In these first days of Easter, the Gospel stories remind us of the women who kept vigil at the tomb.  These women were the first to discover the tomb empty, and the first ones to whom the Risen Jesus appeared.  Before the Church moves on in this Easter season to other witnesses to the resurrection, please allow me to share a reflection of St. Catherine of Siena on Mary Magdalen:

The dear Magdalen … thought no more of herself but with true heart clothed herself in Christ crucified.  She no longer turned to prestige or grandeur or her own vanities.  She took no more pleasure or delight in the world.  She didn’t think or worry about anything but how she could follow Christ.  No sooner had she set her affection on him and come to know herself than she embraced him and took the path of lowliness.  For God’s sake she despised herself, for she saw that there is no other way to follow or to please him.  She realized that she was the lowliest of all people.  She was no more self-conscious than a drunken woman, whether alone or with others. (see note below)  Otherwise she would never have been among those soldiers of Pilate, nor would she have gone and stayed alone at the tomb.  Love kept her from thinking, “What will it look like?  Will people speak ill of me because I am rich and beautiful?”  Her thoughts weren’t here, but only on how she might find and follow here Master.  She, then, is the companion I am giving you.  I want you to follow here because she knew the way so well that she has been made our teacher. (The Letters of Catherine of Siena, Vol II, p. 42)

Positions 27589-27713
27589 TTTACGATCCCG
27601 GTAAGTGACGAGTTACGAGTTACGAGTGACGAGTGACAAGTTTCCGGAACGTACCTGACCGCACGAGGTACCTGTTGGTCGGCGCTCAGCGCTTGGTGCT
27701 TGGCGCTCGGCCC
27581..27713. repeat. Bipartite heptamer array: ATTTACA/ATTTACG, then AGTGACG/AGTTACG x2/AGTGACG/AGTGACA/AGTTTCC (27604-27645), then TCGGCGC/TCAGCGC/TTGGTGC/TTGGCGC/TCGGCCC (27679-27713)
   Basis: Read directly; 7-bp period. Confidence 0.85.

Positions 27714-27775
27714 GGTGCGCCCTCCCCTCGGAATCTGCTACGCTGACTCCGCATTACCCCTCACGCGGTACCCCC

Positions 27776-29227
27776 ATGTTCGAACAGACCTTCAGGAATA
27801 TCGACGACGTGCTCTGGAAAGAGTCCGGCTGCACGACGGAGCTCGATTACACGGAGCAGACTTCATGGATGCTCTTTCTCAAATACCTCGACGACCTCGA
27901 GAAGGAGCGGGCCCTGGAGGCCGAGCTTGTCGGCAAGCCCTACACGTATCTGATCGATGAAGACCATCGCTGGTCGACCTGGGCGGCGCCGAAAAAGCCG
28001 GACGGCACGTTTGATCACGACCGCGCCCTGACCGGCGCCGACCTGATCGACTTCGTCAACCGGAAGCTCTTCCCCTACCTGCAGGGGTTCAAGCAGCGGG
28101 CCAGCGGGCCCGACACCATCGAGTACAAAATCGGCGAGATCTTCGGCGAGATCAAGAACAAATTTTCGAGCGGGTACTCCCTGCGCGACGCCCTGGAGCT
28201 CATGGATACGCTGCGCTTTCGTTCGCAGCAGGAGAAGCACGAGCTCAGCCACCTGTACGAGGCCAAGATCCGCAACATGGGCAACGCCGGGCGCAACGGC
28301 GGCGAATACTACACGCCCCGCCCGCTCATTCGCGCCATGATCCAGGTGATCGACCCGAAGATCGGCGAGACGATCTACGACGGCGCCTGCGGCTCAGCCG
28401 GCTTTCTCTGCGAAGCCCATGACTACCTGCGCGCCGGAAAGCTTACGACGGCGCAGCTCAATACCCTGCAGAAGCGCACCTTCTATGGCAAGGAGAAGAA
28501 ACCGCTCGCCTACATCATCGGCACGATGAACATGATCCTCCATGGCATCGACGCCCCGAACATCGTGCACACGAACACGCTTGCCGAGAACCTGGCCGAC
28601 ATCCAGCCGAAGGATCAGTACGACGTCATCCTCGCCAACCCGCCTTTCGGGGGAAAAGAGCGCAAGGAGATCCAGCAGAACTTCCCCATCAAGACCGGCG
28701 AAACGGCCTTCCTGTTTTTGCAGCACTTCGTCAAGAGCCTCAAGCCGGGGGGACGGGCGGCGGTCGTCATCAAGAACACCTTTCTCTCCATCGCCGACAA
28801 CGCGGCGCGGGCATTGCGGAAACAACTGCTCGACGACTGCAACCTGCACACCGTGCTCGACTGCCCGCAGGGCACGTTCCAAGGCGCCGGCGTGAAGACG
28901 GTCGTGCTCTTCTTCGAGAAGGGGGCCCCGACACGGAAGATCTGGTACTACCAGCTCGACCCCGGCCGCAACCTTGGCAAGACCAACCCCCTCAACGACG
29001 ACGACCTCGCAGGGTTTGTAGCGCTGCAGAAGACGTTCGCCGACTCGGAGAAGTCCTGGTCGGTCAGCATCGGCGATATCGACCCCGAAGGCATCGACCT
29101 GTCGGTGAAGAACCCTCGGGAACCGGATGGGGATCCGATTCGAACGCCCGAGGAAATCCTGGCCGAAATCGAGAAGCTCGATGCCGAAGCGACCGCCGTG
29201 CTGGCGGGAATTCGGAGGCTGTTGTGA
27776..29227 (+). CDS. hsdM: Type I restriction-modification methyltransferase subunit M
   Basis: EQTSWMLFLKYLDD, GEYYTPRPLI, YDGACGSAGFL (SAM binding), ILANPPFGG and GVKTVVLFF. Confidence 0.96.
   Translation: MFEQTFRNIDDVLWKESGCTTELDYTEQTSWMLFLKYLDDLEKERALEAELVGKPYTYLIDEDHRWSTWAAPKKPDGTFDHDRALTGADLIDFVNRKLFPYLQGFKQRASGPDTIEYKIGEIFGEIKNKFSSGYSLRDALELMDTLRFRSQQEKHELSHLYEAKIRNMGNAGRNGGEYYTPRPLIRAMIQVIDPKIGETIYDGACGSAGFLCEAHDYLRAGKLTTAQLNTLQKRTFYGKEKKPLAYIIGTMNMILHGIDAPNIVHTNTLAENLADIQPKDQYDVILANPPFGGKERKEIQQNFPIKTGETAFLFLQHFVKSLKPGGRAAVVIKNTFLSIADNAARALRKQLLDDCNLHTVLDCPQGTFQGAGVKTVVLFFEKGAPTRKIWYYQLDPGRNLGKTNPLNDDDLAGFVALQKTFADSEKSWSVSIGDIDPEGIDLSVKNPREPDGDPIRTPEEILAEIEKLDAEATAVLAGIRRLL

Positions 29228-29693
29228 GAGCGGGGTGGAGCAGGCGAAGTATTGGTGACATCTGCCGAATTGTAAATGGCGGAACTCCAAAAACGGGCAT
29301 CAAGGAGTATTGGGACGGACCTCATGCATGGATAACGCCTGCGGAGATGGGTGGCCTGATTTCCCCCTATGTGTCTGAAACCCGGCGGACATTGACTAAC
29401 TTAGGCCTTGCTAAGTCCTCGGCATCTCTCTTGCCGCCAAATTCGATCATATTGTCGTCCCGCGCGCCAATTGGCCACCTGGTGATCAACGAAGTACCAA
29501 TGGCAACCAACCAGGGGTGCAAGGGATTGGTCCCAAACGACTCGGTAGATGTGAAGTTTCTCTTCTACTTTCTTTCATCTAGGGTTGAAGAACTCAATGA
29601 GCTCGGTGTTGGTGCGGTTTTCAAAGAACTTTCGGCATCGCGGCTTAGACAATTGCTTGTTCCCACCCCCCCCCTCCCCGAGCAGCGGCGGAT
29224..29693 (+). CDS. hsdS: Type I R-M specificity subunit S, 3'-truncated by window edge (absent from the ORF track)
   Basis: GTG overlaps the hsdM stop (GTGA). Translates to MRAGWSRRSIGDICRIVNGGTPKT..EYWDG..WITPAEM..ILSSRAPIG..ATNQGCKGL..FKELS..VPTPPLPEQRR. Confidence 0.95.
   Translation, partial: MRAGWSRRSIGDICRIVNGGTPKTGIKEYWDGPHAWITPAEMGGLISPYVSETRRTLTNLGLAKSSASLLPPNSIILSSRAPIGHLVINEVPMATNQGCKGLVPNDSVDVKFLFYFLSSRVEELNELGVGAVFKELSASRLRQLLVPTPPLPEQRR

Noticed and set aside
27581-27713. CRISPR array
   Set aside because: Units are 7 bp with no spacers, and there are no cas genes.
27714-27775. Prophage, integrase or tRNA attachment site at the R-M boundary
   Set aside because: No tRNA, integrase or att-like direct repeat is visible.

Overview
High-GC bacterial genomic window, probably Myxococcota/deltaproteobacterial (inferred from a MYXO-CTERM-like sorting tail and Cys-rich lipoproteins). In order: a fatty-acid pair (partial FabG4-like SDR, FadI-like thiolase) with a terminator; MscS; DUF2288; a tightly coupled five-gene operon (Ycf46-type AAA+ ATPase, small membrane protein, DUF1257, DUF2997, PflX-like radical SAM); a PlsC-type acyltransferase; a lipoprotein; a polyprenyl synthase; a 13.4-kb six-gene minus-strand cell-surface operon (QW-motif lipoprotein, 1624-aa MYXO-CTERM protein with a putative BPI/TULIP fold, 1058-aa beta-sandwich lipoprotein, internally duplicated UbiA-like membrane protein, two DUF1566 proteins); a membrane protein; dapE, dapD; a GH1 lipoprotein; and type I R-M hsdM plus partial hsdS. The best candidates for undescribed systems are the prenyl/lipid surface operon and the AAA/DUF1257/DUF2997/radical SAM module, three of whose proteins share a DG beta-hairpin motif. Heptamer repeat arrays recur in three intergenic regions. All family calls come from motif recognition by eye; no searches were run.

Editor’s Note (Suzanne Noffke, O.P.:  see Letter T25 to Tommaso dalla Fonte (early 1378): “One who is drunk loses all self-consciousness and feels nothing but the wine; all feeling is immersed in the wine.  So it is when we are drunk on the blood of Christ crucified.  We lose all selfish self-consciousness.”